Extradition to Spain would be highly risky: Ahn
The man caught on surveillance cameras entering the North Korean embassy in Madrid on Feb. 22, 2019 strikes an imposing figure. Broad-chested and sporting sunglasses and a beard, the intruder lingers only briefly in the entrance to the building before making his way inside.
Now clean-shaven and dressed in a navy-blue suit for an interview with the JoongAng Ilbo on Thursday in Los Angeles, Christopher Ahn, who U.S. federal prosecutors are trying to extradite to Spain for his role in the raid on the embassy by the Free Joseon group –– an anti-Pyongyang activist group –– emphasized that his primary motive was to help people who he said requested assistance, and that his life will be at risk if he is sent to Spain.
"[North Koreans] are raised to believe that the West is evil. But when these diplomats come to the West, and go to these embassies and see with their own eyes what the reality is, they have to make a decision: whether or not they want to continue to perpetuate this lie to their children," Ahn said of the diplomats in Madrid, whom he says asked for help making a mass defection look like a group abduction to avoid repercussions for their relatives back in North Korea.
"Yes, I was helping a North Korean," Ahn said. "But for me, I was helping a mom and dad try to make their lives for their children better."
Ahn is the only member of the group who conducted the raid to have been arrested to date. Its leader Adrian Hong remains a fugitive. Ahn said he occasionally carried out assignments for the group when asked by Hong.
"I never really considered myself as an active member of the organization," Ahn said when asked if he was a Free Joseon member. "I just saw myself as someone who believed in what they're doing, and wanted to help in whatever way that I could."
Having lost his father to cancer at the age of 17, Ahn said he participated in Free Joseon's bold undertakings because he sympathized with the individuals who asked for the group's help, such as Kim Han-sol, the estranged nephew of North Korean leader Kim Jong-un, whose father was assassinated with a nerve agent in Malaysia in 2017.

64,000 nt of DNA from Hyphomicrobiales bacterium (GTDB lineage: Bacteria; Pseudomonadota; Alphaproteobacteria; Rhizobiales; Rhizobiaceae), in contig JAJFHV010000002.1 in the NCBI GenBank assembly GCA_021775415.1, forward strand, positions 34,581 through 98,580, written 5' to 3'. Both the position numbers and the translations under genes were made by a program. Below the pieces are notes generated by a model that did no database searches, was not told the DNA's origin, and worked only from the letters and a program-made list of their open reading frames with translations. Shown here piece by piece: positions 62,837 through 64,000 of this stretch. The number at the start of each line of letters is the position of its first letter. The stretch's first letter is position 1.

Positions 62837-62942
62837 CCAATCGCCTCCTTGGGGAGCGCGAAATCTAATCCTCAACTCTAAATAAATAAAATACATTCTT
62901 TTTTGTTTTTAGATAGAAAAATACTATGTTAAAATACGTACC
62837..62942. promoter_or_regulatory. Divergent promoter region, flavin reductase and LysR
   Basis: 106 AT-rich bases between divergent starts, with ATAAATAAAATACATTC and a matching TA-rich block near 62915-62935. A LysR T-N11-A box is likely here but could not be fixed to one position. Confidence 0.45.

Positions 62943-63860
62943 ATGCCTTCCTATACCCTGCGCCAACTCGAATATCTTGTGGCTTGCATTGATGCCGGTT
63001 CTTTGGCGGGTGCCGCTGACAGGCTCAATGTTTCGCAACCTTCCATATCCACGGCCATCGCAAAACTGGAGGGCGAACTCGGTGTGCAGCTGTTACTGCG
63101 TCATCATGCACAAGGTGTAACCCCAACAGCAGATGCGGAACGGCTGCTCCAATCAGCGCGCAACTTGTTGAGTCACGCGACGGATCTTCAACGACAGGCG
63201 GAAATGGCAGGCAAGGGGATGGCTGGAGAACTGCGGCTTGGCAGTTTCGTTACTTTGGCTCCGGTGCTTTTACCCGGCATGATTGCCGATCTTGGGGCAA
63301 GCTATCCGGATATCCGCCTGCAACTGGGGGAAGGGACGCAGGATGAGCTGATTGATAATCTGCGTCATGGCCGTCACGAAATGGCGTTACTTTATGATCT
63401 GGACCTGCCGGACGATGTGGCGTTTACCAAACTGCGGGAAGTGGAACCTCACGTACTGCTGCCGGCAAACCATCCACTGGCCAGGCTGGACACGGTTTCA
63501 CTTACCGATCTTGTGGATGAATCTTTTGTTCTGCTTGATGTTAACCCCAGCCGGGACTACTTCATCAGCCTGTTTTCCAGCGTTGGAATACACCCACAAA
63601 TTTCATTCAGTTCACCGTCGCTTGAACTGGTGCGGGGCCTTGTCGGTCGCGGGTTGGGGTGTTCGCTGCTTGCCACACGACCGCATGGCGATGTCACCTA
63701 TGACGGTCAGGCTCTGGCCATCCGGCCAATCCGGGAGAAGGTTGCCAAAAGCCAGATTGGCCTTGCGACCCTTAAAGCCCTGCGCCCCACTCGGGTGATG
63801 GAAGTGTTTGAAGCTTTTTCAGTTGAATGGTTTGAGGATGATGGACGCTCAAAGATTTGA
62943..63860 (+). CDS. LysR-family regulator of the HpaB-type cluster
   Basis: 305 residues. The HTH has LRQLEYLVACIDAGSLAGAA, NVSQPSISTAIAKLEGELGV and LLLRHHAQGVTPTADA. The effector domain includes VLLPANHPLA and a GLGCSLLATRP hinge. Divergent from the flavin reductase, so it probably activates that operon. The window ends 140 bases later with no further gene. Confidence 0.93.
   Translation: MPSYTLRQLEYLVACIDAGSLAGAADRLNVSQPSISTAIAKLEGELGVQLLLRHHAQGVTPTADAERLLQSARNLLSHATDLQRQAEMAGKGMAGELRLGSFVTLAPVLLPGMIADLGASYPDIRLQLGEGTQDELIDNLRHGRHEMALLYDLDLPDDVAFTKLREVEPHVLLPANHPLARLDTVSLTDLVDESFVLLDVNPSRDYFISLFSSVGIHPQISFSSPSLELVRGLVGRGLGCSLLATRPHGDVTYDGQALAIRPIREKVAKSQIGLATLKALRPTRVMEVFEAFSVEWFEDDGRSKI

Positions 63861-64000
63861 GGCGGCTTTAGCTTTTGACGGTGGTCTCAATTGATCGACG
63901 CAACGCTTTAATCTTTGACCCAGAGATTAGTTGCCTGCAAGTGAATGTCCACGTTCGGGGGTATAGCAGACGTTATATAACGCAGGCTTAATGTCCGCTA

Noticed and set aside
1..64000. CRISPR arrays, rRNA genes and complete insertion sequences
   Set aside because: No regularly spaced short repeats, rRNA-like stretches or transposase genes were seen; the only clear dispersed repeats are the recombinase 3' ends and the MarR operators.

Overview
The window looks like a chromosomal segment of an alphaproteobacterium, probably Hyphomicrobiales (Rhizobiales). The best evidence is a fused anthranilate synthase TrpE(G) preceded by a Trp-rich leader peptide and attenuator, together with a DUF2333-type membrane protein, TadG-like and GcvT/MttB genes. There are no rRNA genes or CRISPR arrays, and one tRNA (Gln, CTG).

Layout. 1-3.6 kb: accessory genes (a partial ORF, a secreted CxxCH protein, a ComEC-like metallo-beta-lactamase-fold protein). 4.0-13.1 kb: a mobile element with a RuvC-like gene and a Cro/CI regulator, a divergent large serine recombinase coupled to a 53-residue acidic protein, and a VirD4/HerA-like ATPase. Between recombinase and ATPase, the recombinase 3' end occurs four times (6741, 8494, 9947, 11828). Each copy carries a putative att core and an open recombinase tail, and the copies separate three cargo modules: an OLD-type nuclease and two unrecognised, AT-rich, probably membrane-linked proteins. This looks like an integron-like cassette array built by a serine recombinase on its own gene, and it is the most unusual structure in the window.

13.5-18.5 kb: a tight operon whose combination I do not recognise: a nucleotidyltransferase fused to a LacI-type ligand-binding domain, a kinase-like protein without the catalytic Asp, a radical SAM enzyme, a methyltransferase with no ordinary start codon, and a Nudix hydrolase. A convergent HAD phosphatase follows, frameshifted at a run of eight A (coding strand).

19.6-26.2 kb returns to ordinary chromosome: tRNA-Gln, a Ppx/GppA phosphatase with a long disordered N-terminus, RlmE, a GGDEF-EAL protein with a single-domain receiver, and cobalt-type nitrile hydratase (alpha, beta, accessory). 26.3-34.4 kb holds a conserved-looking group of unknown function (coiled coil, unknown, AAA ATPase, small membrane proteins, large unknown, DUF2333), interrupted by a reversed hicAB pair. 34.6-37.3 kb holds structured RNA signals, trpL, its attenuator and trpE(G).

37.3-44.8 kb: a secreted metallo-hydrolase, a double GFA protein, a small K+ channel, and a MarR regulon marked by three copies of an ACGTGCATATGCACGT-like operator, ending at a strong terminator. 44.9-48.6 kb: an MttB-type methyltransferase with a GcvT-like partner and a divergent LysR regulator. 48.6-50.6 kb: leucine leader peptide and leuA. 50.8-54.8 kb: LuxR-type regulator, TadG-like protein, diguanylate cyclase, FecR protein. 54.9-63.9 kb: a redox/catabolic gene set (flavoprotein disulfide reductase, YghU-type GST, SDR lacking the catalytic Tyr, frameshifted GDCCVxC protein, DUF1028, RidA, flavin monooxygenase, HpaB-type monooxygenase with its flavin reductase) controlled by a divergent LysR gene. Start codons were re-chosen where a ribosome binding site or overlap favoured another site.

"He was put in a position where he now had to make decisions that would keep his family safe," Ahn said of the then-17-year-old Kim in the immediate aftermath of the assassination, which Western and South Korean intelligence believed was ordered by North Korean leader Kim Jong-un. "His mom and his younger sister were looking to him to bring them to safety. They had no one else to count on. When I looked at him, I remembered how I felt when my dad passed away."
When asked how he viewed U.S. federal prosecutors’ attempts to extradite him to Spain to face charges of unlawful entry, illegal detention, willful bodily harm and theft, Ahn said he bears no grudge against them, or even the North Korean diplomats who later testified in Spain that they were bound, beaten, and threatened by Free Joseon activists.
“[The prosecutors] are doing their job, and so I don't have any ill will against the government or against the Department of Justice,” Ahn said.
However, he emphasized that he believed the reality of extradition was significantly more dangerous than authorities may realize. “This entire situation is very confusing for the average person, who’s not familiar with North Korea and the intricate details of how brutal that government is,” Ahn said.
Regarding U.S. Magistrate Judge Jean Rosenbluth, who is presiding over his extradition case, he said, “I empathize with the situation she’s in as someone who may not be familiar with that, then to learn about all of this, and then be presented with a situation that may have never been presented to another judge in American history.”
During his extradition hearing on Wednesday, Ahn’s counsel Naeum Rim argued that once in Spain, Ahn could be at risk of assassination or abduction by Pyongyang, which maintains diplomatic relations with Madrid. She pointed out the Spanish authorities have not clarified what level of protection Ahn would receive on Spanish soil.
BY PARK HYUN-YOUNG, MICHAEL LEE [firstname.lastname@example.org]